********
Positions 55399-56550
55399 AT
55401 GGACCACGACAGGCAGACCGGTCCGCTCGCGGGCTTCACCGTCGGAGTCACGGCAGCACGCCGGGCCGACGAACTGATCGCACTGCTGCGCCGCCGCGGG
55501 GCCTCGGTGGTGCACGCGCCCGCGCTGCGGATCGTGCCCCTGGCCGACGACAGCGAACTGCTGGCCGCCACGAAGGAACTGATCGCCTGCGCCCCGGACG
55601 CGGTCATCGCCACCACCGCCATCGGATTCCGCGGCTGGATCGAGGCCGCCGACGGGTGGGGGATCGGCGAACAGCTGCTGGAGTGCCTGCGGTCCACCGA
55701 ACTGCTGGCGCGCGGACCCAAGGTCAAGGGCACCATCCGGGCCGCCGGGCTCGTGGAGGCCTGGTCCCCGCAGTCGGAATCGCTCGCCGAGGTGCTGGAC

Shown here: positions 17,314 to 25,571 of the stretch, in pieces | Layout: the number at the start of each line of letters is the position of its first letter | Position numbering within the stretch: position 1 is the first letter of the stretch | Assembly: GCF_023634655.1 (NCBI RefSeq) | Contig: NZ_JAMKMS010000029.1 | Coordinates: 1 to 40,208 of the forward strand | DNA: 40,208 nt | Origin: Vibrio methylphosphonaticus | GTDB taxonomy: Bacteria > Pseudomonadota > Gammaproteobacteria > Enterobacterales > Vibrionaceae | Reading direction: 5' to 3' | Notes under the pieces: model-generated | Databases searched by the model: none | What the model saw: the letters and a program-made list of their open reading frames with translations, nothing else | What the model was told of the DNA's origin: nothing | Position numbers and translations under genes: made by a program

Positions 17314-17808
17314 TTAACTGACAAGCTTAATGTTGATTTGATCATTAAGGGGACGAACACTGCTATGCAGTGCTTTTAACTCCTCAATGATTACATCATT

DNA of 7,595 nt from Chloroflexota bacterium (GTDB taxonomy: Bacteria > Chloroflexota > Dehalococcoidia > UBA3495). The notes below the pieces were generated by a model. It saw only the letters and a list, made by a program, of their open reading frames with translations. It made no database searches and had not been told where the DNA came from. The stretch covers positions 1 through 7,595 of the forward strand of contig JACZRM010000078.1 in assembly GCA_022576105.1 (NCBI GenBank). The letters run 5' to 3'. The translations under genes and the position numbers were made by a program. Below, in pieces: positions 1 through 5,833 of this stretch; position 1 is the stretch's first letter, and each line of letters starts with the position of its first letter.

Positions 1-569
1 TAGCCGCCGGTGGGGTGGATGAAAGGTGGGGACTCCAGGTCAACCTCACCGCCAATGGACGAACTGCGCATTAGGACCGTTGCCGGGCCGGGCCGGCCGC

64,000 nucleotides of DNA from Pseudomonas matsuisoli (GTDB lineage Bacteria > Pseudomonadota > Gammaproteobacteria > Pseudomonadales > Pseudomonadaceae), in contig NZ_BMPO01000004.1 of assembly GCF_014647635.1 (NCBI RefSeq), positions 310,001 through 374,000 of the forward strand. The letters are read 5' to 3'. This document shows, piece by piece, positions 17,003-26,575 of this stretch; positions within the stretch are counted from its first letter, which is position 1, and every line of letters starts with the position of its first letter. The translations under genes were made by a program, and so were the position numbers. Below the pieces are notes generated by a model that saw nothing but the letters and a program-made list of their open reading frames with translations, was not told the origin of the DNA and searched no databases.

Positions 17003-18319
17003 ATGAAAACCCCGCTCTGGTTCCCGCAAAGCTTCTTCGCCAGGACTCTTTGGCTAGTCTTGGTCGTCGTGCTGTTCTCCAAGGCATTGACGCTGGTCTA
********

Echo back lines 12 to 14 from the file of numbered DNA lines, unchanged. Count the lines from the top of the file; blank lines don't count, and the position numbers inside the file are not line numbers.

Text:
1 TAGCCGCCGGTGGGGTGGATGAAAGGTGGGGACTCCAGGTCAACCTCACCGCCAATGGACGAACTGCGCATTAGGACCGTTGCCGGGCCGGGCCGGCCGC

64,000 nucleotides of DNA from Pseudomonas matsuisoli (GTDB lineage Bacteria > Pseudomonadota > Gammaproteobacteria > Pseudomonadales > Pseudomonadaceae), in contig NZ_BMPO01000004.1 of assembly GCF_014647635.1 (NCBI RefSeq), positions 310,001 through 374,000 of the forward strand. The letters are read 5' to 3'. This document shows, piece by piece, positions 17,003-26,575 of this stretch; positions within the stretch are counted from its first letter, which is position 1, and every line of letters starts with the position of its first letter. The translations under genes were made by a program, and so were the position numbers. Below the pieces are notes generated by a model that saw nothing but the letters and a program-made list of their open reading frames with translations, was not told the origin of the DNA and searched no databases.

Positions 17003-18319